On October 24th, 2016, GlaxoSmithKline Plc sought regulatory approval of its experimental shingles vaccine, known commercially as Shingrix, after the successful completion of a late-stage clinical test involving 37,000 patients. Shingrix vaccine is designed to help the body combat the Herpes varicella virus, which is primarily known for causing Chicken Pox in small children and adolescents. Herpes varicella can lay dormant within a person for years or decades, and then emerge as shingles in individuals who are elderly or immunocompromised. These recurring infections can cause serious complications or death in persons who are already in a weakened state.
Shingles is caused by the Herpes varicella leaving its dormant phase and infesting the skin in a manner similar to Chicken Pox. It is a highly common disease, affecting at least one in three Americans during their lifetime. Generally, it is only a very painful infection, leading to severe itching and large rashes. However, in elderly patients or those with compromised immune systems, it can result in disability or death, due to the damage of skin, muscles and nerve tissue. This is particularly the case in elderly patients, who may suffer persistent long-term pain even from a small case of Shingles.
Effectiveness Over Time
Herpes varicella vaccines have been commercially available for years. However, the problem has always been that they have limited effectiveness and known side effects. Worse still, it is very difficult to determine when the effect has worn off. For this reason, Shingrix has been developed to provide no less than four years of protection in persons above the age of fifty, a fact which has been experimentally tested and confirmed in clinical trials. GlaxoSmithKline is very concerned about the safety of this drug in elder patients, which it also hopes to make the primary market, and has engaged in rigorous testing to ensure both that it is safe and provides protection for a suitable amount of time. Testing has revealed that Shingrix provides 88% protection four years after the initial vaccination and a maximum of 91% protection during the early stages of the vaccine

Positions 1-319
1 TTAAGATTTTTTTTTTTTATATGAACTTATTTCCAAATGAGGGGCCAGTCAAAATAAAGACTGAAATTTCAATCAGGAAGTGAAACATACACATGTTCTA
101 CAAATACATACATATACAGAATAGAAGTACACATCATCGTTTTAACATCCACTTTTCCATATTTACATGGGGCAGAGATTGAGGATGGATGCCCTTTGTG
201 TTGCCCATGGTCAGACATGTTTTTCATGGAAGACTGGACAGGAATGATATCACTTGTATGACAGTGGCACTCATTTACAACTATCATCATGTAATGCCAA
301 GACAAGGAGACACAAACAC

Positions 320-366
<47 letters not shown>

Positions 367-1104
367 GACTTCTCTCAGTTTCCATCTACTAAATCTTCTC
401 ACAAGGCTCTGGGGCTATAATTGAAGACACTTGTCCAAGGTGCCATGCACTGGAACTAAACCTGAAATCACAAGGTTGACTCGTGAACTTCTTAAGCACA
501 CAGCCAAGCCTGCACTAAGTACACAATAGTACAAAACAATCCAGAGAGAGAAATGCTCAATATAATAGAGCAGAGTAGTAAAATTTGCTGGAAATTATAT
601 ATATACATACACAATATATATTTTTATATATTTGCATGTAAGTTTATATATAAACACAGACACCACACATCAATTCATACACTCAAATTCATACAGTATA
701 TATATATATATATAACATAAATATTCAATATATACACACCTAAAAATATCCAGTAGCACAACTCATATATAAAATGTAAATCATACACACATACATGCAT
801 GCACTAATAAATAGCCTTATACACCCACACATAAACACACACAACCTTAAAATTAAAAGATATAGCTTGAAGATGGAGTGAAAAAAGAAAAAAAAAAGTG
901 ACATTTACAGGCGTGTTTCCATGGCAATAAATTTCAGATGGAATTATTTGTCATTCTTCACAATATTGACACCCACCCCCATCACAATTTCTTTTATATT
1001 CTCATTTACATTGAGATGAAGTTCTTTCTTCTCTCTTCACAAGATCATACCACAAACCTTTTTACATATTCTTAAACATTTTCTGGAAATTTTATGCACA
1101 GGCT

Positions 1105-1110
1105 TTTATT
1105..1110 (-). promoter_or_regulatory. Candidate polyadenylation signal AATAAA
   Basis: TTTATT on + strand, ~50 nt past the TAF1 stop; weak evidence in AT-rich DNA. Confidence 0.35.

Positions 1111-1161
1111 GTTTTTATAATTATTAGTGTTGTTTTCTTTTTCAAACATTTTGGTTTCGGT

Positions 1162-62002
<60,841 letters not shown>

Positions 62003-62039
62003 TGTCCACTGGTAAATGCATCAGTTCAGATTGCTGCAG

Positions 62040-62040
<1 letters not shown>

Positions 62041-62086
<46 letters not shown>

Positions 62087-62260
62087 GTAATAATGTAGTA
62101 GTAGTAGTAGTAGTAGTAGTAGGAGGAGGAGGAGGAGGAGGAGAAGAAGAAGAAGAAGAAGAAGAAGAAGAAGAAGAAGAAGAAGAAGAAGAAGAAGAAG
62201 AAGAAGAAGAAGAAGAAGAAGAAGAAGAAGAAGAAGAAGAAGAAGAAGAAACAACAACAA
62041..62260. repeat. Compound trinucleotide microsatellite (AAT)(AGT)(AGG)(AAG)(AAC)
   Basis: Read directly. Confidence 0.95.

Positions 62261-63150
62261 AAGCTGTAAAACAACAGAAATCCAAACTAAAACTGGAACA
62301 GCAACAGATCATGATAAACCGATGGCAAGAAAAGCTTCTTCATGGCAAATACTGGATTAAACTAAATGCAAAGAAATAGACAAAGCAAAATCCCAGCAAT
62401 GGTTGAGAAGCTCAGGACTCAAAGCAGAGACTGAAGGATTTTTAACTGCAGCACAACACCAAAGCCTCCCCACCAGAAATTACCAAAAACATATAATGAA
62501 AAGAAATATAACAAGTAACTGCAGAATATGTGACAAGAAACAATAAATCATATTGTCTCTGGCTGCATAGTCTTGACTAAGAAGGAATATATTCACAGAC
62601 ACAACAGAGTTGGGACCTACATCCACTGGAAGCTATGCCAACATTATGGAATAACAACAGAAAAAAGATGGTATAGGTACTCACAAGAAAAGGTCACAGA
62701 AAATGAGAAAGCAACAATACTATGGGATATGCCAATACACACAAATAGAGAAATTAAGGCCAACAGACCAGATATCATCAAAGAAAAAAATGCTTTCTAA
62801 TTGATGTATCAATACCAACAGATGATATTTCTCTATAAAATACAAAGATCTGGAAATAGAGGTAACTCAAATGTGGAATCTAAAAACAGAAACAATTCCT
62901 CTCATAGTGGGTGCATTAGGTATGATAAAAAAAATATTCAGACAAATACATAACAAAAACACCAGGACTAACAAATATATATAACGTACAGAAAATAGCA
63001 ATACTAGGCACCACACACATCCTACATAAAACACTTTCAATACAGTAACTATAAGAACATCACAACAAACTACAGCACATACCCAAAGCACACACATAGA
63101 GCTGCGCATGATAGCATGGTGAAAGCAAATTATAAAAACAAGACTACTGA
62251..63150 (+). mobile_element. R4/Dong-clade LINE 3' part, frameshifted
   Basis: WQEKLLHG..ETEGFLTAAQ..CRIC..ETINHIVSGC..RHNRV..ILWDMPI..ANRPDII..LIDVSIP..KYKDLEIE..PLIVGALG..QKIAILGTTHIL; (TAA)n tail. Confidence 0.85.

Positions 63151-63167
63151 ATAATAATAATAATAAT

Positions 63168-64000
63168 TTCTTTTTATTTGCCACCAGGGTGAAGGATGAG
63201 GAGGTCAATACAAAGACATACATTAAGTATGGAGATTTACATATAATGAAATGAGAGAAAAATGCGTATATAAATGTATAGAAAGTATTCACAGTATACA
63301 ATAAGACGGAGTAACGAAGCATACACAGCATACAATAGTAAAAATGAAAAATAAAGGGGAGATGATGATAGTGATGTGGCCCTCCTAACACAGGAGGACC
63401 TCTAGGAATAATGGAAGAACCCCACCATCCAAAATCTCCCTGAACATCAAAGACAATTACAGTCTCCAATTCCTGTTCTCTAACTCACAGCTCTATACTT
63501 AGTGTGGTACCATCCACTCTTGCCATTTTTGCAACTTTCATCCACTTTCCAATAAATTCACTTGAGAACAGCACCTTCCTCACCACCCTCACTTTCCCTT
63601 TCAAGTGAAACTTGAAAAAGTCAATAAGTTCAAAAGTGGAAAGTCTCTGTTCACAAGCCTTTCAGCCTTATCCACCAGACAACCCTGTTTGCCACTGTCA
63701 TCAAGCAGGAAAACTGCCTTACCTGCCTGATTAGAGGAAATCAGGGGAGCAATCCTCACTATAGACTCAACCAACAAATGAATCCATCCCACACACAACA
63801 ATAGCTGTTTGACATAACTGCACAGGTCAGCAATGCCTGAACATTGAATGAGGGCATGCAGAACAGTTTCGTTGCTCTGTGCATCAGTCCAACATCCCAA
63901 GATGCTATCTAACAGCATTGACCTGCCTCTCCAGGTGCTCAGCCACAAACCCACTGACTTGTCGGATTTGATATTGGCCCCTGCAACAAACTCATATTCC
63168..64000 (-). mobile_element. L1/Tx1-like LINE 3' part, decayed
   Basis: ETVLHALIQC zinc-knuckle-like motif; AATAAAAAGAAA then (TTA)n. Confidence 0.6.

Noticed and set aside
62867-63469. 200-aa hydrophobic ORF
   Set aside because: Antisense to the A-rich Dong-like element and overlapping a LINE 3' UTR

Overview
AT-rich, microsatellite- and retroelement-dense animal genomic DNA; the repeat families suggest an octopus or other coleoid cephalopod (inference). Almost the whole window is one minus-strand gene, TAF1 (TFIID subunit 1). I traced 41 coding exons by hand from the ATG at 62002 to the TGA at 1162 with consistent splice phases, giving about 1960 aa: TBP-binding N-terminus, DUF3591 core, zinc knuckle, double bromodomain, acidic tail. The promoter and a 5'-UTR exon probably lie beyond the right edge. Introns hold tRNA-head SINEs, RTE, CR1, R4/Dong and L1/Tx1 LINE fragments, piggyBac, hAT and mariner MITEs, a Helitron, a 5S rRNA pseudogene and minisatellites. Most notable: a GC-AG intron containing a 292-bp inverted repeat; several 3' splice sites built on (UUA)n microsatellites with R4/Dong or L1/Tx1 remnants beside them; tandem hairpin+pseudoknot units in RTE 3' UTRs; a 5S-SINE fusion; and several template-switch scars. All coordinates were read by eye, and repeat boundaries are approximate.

Historically, most Herpes varicella vaccines have been based on the “dead virus” method, whereby the virus is rendered unable to replicate through heating or chemical damage. While this does produce an effective vaccine, the usage of dead viruses is potentially dangerous for immunocompromised patients. This is particularly the case in HIV patients, transplant patients, and those with certain cancers of the blood. As such, Shingrix has been developed using the “protein coat” method. Rather than only killing the viruses with heat or chemicals, the genetic information inside them which enables replication is removed, leaving an empty shell. This shell is then used to make the vaccine, teaching the immune system to respond to its presence without any risk of the virus becoming re-activated. It is hoped that this alternative approach, combined with its apparent long-lasting results, will help prevent shingles in millions of patients per year.
Experimental Shingles Vaccine Approach
In light of the extensive clinical trials by GlaxoSmithKline, it is very likely that Shingrix will be approved for sale within the next few years, and will enter the market shortly after approval. The experimental shingles vaccine must be administered in two doses over the course of ninety days and must be re-administered every four years for maximum effectiveness. GlaxoSmithKline hopes to reach out to the elderly, especially those over the age of eighty-five, who have a greater than 50% chance of contracting Shingles during their remaining years. GlaxoSmithKline has already made plans to produce several million doses within the first few years if the vaccine is approved.
Learn more about the Shingles Vaccine.
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